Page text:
Story: The Song Dynasty is at war with the Khitan, who founded the Liao Empire. As a little baby Qiao Feng (Donnie Yen) was abandoned and raised in Song. He has since become an outstanding fighter and is one of the masters of the Beggar Sect, the largest sect in the Empire committed to protecting the weak. One day, however, one of the sect's masters is killed and his wife accuses Qiao Feng of being the murderer. In addition, there is a letter stating that if the master died, only Qiao Feng could be the perpetrator. Moreover, Qiao Feng is branded being a Khitan. He has to leave the sect, but swears to find the real killer and uncover the truth about his past. Shortly afterwards, he is also accused of murdering his parents and his kung fu master. While Qiao Feng tries to find out who wants to frame him for the murders and, above all, why, the young woman Ah Zhu (Chen Yuqi) gets injured because of him. He has to take her to a healer, but the best one in the country belongs to the beggar sect. Knowing full well that his former brothers are seeking his life, he still visits them. There, he is almost killed, but a mysterious warrior saves him. The entanglements around Qiao Feng continue to increase, but the truth is also getting closer and closer for the outcast swordsman.
Review: It's actually not that difficult to make a good wuxia movie if you draw inspiration from the material of Jin Yong (aka Louis Cha), the master of the genre. At least, that's what one would think. But that's wrong. First of all, the (sword) fights obviously need to have the appropriate level of quality, secondly - and much more importantly so - the story has to have epic proportions and the typical entanglements, in which everyone is related to one another at least in some kind of way, but without turning things into a telenovela. And with Donnie Yen ("Raging Fire") you should have the right man for the job when it comes to the action. But is that also the case when he is behind the camera? The answer will be disappointing: "Sakra" gives away its potential at every turn and has so many problems that I cannot even deal with all of them in this review.
At least, the beginning is quite promising. The fight in the tavern offers everything you would expect from a wuxia flick. Spectacular attacks that wreak havoc on the tavern, supernatural abilities in form of fighting styles that don't resort to cheap special effects, and enough practical wire-fu to remind us of the good old days of the genre (especially the 80s and 90s). But the anticipation you might feel as you can't wait to see what awaits us next, fizzles out quite quickly. And sadly, the introduction remains the highlight of the movie in terms of choreography, because the showdown can't keep up in that regard. But at least, it goes in the same direction, which cannot be said about the fights across the rest of the story.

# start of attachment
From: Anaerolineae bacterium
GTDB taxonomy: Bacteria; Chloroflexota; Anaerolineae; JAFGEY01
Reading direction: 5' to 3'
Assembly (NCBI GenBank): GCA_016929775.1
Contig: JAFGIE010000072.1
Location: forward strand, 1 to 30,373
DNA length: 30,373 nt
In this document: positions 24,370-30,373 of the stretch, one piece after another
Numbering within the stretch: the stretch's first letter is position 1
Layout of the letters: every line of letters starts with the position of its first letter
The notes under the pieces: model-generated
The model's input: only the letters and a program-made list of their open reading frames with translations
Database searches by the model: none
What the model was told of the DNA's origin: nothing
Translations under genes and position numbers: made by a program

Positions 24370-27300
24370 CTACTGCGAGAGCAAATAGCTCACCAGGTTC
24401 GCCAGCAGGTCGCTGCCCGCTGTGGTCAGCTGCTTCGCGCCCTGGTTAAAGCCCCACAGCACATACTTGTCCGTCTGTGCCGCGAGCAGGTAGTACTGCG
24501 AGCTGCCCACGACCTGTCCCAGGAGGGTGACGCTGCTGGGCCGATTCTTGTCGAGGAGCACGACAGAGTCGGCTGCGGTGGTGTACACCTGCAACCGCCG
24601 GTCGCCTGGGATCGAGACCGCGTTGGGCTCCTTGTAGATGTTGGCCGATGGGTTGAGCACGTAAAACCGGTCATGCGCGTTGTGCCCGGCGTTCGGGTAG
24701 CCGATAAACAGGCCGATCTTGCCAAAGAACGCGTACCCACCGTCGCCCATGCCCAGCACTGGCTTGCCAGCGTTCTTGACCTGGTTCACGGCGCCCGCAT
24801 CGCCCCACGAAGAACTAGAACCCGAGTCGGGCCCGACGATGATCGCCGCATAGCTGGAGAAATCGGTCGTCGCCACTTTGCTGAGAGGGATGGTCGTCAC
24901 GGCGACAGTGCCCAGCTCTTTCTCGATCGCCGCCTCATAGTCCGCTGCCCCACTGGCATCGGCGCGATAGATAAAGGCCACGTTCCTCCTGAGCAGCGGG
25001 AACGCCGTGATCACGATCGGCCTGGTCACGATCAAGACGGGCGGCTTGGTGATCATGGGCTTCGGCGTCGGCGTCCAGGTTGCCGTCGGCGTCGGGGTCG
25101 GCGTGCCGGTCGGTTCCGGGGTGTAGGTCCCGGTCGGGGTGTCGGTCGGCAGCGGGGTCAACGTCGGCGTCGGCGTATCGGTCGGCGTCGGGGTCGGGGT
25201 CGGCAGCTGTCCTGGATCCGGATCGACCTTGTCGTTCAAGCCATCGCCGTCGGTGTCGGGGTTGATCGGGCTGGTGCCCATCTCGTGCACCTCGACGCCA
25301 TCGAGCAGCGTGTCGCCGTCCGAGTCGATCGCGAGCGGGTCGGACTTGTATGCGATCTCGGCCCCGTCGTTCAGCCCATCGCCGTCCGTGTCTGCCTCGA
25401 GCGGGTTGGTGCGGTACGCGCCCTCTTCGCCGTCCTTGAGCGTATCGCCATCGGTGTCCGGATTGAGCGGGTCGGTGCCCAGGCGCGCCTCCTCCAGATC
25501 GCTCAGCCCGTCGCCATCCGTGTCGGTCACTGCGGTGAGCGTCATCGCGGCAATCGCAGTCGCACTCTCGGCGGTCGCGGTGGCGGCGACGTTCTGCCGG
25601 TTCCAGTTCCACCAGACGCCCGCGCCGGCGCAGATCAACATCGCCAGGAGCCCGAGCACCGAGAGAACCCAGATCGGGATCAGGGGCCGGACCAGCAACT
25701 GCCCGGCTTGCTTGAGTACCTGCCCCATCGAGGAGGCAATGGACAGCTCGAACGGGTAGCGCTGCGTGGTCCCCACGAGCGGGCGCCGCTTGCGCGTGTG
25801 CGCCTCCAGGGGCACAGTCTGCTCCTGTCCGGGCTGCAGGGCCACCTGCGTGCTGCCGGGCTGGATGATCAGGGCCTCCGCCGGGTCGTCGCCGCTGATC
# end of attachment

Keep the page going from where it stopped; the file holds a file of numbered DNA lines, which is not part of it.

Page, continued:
The story is based on the novel "Demi-Gods and Semi-Devils", which was already adapted for the screen as a TV show a number of times (e.g. in 2003 in a rather successful version -> "see here"). However, this time only one of the three protagonists is focused on, which is understandable given the scope of the story. Unfortunately, Donnie Yen still doesn't manage to create the slightest feeling of an epic tale, though. Instead, the movie seems to be divided in two parts, the first half turning out quite long-winded after the introduction, while the second half finally gains some momentum, but loses it again towards the finale. Above all, it is annoying that towards the end you are repeatedly confronted with scenes that are supposed to be big twists, but you weren't able to spend enough time with the characters in order to actually register them as such. Of course, a series with, let's say, forty episodes has it easier in this respect, but even in a movie you could expect at least a little bit more of an epic scope.
The big problem here is the script, which not only needed better writing in order to work for a two-hour movie, but even comes with terrible dialogue. Some scenes are so cheesy that they just won't fit in with the beautifully decorated sets. In addition, Donnie Yen is not necessarily the best actor if he has to get something more than coolness out of his role, and the rest of the cast does not show brilliant performances either. But, as mentioned before, this might simply be difficult for an actor if all you get from the script are flat dialogues. "Sakra" somehow managed to be as corny as you would expect from a TV series, even though, nowadays, those are sometimes even much better than what we get here. Moreover, too much of the story is boiled down to the bare minimum so that the relationship between Qiao Feng and Ah Zhu simply does not work at all. Furthermore, characters like Duan Zheng Chun and Ah Zhi are introduced much too late, so that you sometimes even feel blindsided by the new characters.
The fact that a common theme is missing is also evident in other areas of the movie, such as the soundtrack. Traditional and Western sounds get haphazardly mixed together with Irish and Oriental influences, without becoming clear why exactly. Then there's an epilogue that is supposed to prove once more how epic the story supposedly is, but just leaves the audience confused. Donnie Yen's direction also does not follow a clear path and in terms of quality it's rather average. Because of the extensive story, there sadly is not as much room for wuxia fights as you would have wished for, and so the movie can't play to its real strength and leaves us stranded in that respect as well. But even in this watered-down version, the story with its various entanglements is still interesting enough to make you keep watching. That being said, those who already know the original material in whatever version will be quite disappointed here. Generally speaking, "Sakra" is thus a missed chance when it comes to recreating the feel of an old-school wuxia flick...